A few days before Christmas 2010, a homeless veteran was admitted to our unit. As with most homeless people, this veteran had trust issues, but he was able to establish a limited but trusting relationship with a few nurses. Throughout his stay, we tried to have these same nurses care for him.
As is often the case, the night shift ordered out for dinner. They asked the patient if he would like to order. He did, but he had no money. Don’t worry the nurses will cover the cost. He enjoyed his take out. He, also, ate ice cream, toast and jelly throughout the night and even enjoyed homemade goodies the staff brought in for the holidays.
Christmas Eve, of course, there was a Christmas tree on the unit, all decked out. This patient had no visitors. What was he going to do or get on Christmas morning? One night nurse called in to speak to the veteran’s day nurse: ‘Ask him what he would like for a snack tonight. I’ll bring it in’. So he was asked and an order was given. Betsy Towner then braved Kmart at 6pm on Christmas Eve! What was doing there? She had to report to work at 645! She was shopping for our patient! She bought him sweat pants, a sweat shirt, a couple of long sleeved shirts, a package of socks, and filled a Christmas stocking with candy, deodorant, gum, etc. After all, what’s Christmas without a stocking to peek into? She also brought in the fixings for a BLT- his requested snack for the night, as well, as chips, Sprite, and a large platter of homemade goodies. Our patient fell asleep with a full belly. While he slept, the RN was able to wrap all his gifts and fill his stocking. Sometime after midnight, the RN left his pile of gifts on his night stand. Our patient did not open the gifts first thing in the morning. He just kept staring at them. Finally, he opened them and donned the sweatpants and a shirt immediately. We saw him nibbling on his snacks throughout the day. He still has no idea where these gifts came from. Who knows? Maybe he believes in Santa Clause again.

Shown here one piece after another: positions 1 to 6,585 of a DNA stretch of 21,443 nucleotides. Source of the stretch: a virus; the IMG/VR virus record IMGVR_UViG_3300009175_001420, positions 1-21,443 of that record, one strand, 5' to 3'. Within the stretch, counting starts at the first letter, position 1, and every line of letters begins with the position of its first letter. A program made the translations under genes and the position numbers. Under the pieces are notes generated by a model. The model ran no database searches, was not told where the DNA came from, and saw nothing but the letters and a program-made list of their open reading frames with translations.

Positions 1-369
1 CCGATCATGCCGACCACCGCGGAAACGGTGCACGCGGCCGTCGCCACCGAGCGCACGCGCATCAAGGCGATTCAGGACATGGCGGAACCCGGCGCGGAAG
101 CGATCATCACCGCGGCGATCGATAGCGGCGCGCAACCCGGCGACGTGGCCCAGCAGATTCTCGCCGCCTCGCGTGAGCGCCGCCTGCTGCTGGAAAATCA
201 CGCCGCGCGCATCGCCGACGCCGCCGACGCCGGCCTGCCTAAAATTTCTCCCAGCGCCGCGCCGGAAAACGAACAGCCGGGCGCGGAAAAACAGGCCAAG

A few days later when our veteran was discharged, he took all his new items with him and told his nurse that day ‘Please thank everybody who was so kind to me. Thank you for the gifts, and for caring about me’.
This act of kindness is just one example of Betsy Towner cares for our patients at MaineGeneral. She has worked at Thayer since the 80’s and is known for her generous and giving spirit. She sets a great example.